Summer series on the Swiss Music Prize: No. 2 : Ensemble Nikel.
Vibrant and virtuoso interpretations of contemporary music form the unique DNA of Ensemble Nikel led by electric guitarist Yaron Deutsch (*1978). Nikel almost acts as a pop band and transcends the image of an often radically loud electro sound. Nikel is “radically contemporary”, according to the justification for the Swiss Music Prize 2023 awarded to the Basel ensemble. Gabrielle Weber met Yaron Deutsch, electric guitarist and founder of the ensemble.
What does the prize mean for Nikel?
It is simply heartwarming and rewarding to be noticed and recognized for the work you do. Especially when there is no application involved, nothing prepared us for receiving the message from the committee, making it even more special. From the most pragmatic angle the award opens further doors for us and allows additional means to fulfil large scale plans we have for our future artistic growth.
An ‘alternative chamber music sound’ mixing electronic and instrumental sounds characterises the ensemble. Let’s talk about the beginning of Nikel: How did you find your way to contemporary classical music with the electric guitar – the combination is not obvious?
Playing the electric guitar, I was initially drawn to rock and jazz, but I felt like a ‘copy cat’ of an American culture that is not mine. Then, in 2005, I came across a piece by Luis Andriessen: ‘Hout’ (1991) for saxophone, electric guitar, percussion and piano. It felt like a ‘eureka’ moment. The piece mixes musical genres and elements in an uncomplicated way. I found a connection to my roots and the European classical music avant-garde felt like a sort of homecoming. It gave me a kind of direction in which soundscape I wanted to go.
With Hout we gave our first concert in Tel Aviv in 2006 and its instruments became the permanent line-up of Nikel. After a few changes, we have now been the regular line-up for about ten years: Brian Archinal on percussion, Antoine Françoise – piano, Patrick Stadler – saxophone and me on the electric guitar. We inspire each other.
..and what does the name mean?
Three points: First, I didn’t want a music related name, then it should feature ‘metal’ as is one of our timbres and lastly, it is reminiscent of Israeli artist Lea Nikel and her abstract colour-intensive works. She was active in Paris and New York in the sixties and seventies and died in Tel Aviv in 2005.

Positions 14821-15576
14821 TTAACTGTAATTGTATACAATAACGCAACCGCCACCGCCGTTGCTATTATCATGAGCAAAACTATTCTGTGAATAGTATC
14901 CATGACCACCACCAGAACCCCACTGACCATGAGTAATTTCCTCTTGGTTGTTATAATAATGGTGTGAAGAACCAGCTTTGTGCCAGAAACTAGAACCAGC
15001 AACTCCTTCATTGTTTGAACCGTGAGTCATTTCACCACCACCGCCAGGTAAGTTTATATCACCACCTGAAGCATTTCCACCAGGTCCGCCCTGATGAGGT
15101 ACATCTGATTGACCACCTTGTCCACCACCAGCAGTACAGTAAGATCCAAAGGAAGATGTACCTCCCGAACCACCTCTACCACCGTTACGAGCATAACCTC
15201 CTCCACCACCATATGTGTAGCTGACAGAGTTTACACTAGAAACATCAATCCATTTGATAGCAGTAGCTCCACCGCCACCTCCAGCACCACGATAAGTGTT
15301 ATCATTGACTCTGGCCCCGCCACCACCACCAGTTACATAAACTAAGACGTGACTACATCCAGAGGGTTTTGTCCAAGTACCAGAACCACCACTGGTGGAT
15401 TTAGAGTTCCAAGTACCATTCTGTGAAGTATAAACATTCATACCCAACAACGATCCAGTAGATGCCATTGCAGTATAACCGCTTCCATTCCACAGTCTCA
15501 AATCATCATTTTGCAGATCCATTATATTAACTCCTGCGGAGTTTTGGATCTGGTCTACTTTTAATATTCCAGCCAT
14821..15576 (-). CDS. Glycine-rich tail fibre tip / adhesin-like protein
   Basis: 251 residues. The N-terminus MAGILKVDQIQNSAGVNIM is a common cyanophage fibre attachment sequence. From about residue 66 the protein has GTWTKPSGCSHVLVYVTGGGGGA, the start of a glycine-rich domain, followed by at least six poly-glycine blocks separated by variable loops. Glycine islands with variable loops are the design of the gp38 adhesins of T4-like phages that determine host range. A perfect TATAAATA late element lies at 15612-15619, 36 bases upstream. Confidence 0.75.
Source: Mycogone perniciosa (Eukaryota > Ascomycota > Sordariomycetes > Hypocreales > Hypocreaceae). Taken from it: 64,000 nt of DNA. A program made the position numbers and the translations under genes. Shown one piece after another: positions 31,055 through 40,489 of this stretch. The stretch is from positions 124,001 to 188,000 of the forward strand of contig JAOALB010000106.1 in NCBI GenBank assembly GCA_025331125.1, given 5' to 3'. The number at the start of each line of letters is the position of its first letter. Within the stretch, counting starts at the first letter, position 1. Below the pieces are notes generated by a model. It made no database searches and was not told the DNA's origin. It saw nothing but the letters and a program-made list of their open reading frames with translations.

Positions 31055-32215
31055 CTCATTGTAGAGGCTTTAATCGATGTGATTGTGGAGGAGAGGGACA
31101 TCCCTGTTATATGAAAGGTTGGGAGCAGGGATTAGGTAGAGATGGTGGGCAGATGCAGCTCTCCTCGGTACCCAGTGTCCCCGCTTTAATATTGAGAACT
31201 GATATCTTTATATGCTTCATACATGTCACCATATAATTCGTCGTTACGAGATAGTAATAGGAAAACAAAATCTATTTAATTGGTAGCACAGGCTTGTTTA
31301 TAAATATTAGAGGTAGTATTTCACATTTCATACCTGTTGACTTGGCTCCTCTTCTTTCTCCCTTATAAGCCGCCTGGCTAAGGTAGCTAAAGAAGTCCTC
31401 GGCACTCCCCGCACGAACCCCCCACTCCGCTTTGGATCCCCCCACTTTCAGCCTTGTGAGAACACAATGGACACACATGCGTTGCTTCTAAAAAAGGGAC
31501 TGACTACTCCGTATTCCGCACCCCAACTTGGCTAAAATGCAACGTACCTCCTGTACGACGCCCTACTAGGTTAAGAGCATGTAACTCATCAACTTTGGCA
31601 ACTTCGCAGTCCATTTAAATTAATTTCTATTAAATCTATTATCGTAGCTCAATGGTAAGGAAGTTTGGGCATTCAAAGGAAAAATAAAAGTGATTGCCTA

It’s like water drops slowly gathering into an organism.
How come you settled in Switzerland?
The fact that three out of four members live in Switzerland has been decisive. I have always been a ‘missionary’ of non-nation related music-making and ensembles without national nor local definition: for me it’s all about working with the musicians I’m most interested in, who inspire me, no matter where they live. That’s how I got to Patrick Stadler in Basel, for instance. But our vision is international. It’s like water drops slowly gathering into an organism.
Starting from an invitation for a concert we get together. Our task as artists is to be fascinating, interesting and also good enough to create a demand. It’s about passion: as long as we are passionate, we exist as a group.
Your first performance in Donaueschingen in 2012 was legendary – this vibrant energy and raging virtuosity, for example in the premiere of Michael Wertmüller’s piece “Skip a beat”, is a lasting memory for me: How did the invitation come about?
In 2010 we performed at the Darmstadt Summer Courses. The new artistic director at the time was Thomas Schäfer and he wanted to present new voices in his first edition, so he invited us and our performance had a great echo. Shortly after, Armin Köhler, Donaueschingen’s artistic director, called and invited us to the festival two years later.
Michael Wertmüller, Skip a beat, Ensemble Nikel, world creation Donaueschinger Musiktage 2012
What did this performance do for Nikel?